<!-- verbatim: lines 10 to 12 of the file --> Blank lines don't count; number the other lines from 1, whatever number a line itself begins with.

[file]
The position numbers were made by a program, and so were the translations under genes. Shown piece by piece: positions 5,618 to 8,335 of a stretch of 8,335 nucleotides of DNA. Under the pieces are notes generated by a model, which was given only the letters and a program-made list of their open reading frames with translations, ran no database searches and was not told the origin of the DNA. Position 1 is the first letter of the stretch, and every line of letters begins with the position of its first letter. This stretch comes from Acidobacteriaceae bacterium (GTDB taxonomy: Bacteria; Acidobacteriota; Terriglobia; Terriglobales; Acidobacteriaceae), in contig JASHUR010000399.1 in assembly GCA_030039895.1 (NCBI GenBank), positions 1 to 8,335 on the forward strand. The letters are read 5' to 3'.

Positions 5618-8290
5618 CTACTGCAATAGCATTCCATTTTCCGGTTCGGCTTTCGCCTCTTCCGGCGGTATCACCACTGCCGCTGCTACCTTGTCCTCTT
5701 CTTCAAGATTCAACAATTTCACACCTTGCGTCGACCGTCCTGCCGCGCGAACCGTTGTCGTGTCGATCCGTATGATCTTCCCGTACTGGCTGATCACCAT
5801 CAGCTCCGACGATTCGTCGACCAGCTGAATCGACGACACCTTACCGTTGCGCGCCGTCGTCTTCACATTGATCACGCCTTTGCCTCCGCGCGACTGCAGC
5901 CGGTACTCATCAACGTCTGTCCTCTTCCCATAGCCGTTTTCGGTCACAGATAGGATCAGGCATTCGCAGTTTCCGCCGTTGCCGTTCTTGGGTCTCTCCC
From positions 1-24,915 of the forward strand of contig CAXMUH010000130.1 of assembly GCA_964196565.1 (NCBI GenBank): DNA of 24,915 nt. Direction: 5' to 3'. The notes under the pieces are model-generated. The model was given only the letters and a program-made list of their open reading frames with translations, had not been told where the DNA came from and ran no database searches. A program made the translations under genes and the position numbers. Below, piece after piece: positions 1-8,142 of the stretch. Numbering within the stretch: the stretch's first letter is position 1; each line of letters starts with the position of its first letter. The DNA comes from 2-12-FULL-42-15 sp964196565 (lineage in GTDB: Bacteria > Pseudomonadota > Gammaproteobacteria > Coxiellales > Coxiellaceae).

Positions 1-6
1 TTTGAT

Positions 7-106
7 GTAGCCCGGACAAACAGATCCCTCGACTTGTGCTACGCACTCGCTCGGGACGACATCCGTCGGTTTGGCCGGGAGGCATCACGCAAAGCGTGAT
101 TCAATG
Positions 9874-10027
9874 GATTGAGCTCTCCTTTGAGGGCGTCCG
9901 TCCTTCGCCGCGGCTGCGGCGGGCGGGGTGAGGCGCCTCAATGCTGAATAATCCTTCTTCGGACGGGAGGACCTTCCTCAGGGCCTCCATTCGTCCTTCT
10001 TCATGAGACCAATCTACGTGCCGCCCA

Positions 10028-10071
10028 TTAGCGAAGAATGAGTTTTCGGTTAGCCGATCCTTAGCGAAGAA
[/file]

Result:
Positions 7-106
7 GTAGCCCGGACAAACAGATCCCTCGACTTGTGCTACGCACTCGCTCGGGACGACATCCGTCGGTTTGGCCGGGAGGCATCACGCAAAGCGTGAT
101 TCAATG